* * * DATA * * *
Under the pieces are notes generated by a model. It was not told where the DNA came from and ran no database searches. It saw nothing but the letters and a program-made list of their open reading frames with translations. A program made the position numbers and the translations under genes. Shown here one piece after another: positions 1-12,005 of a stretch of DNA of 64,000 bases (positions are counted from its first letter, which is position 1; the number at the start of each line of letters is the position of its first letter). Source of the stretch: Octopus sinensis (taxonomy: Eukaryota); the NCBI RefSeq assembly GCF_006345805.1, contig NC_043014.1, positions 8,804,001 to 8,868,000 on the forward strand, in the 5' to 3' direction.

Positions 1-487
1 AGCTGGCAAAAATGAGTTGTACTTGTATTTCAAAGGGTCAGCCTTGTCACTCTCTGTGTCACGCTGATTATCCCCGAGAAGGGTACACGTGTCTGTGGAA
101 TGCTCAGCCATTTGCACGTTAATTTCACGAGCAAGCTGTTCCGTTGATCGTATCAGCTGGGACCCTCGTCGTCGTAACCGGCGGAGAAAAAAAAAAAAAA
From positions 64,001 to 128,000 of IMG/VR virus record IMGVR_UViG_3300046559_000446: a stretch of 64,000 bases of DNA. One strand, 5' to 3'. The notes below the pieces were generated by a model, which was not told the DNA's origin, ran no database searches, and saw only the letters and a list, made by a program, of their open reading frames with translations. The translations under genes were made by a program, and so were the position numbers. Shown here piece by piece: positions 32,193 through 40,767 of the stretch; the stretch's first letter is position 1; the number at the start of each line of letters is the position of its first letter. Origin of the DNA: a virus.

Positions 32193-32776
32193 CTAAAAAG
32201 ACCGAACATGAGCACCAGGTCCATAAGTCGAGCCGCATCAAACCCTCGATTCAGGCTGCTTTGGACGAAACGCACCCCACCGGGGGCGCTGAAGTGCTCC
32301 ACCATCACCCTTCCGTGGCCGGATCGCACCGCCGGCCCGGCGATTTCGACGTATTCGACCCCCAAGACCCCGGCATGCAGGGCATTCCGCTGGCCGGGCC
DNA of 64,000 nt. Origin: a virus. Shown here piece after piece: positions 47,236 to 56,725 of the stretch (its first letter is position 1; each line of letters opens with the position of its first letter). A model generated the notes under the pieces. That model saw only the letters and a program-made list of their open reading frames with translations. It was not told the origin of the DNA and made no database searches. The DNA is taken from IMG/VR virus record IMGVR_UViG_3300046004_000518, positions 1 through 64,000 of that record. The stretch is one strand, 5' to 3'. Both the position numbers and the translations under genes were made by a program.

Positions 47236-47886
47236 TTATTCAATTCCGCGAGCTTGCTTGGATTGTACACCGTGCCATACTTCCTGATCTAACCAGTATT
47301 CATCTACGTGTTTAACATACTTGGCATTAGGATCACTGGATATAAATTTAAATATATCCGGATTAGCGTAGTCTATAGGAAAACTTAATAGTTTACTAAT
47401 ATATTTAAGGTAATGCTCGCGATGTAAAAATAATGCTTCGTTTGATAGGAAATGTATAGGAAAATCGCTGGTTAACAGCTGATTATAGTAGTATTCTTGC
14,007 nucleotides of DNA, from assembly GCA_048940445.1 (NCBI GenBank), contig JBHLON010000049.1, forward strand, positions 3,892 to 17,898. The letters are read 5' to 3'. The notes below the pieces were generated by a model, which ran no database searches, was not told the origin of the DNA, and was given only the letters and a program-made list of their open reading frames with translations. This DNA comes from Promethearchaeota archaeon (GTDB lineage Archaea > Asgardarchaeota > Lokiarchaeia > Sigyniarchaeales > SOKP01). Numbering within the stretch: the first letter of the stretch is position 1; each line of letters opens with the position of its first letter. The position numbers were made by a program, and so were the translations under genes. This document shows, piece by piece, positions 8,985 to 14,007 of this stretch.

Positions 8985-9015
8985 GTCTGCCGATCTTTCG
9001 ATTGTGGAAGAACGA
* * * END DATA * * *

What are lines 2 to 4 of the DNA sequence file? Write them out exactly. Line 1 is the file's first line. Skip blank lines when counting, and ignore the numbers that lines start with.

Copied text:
Positions 1-487
1 AGCTGGCAAAAATGAGTTGTACTTGTATTTCAAAGGGTCAGCCTTGTCACTCTCTGTGTCACGCTGATTATCCCCGAGAAGGGTACACGTGTCTGTGGAA
101 TGCTCAGCCATTTGCACGTTAATTTCACGAGCAAGCTGTTCCGTTGATCGTATCAGCTGGGACCCTCGTCGTCGTAACCGGCGGAGAAAAAAAAAAAAAA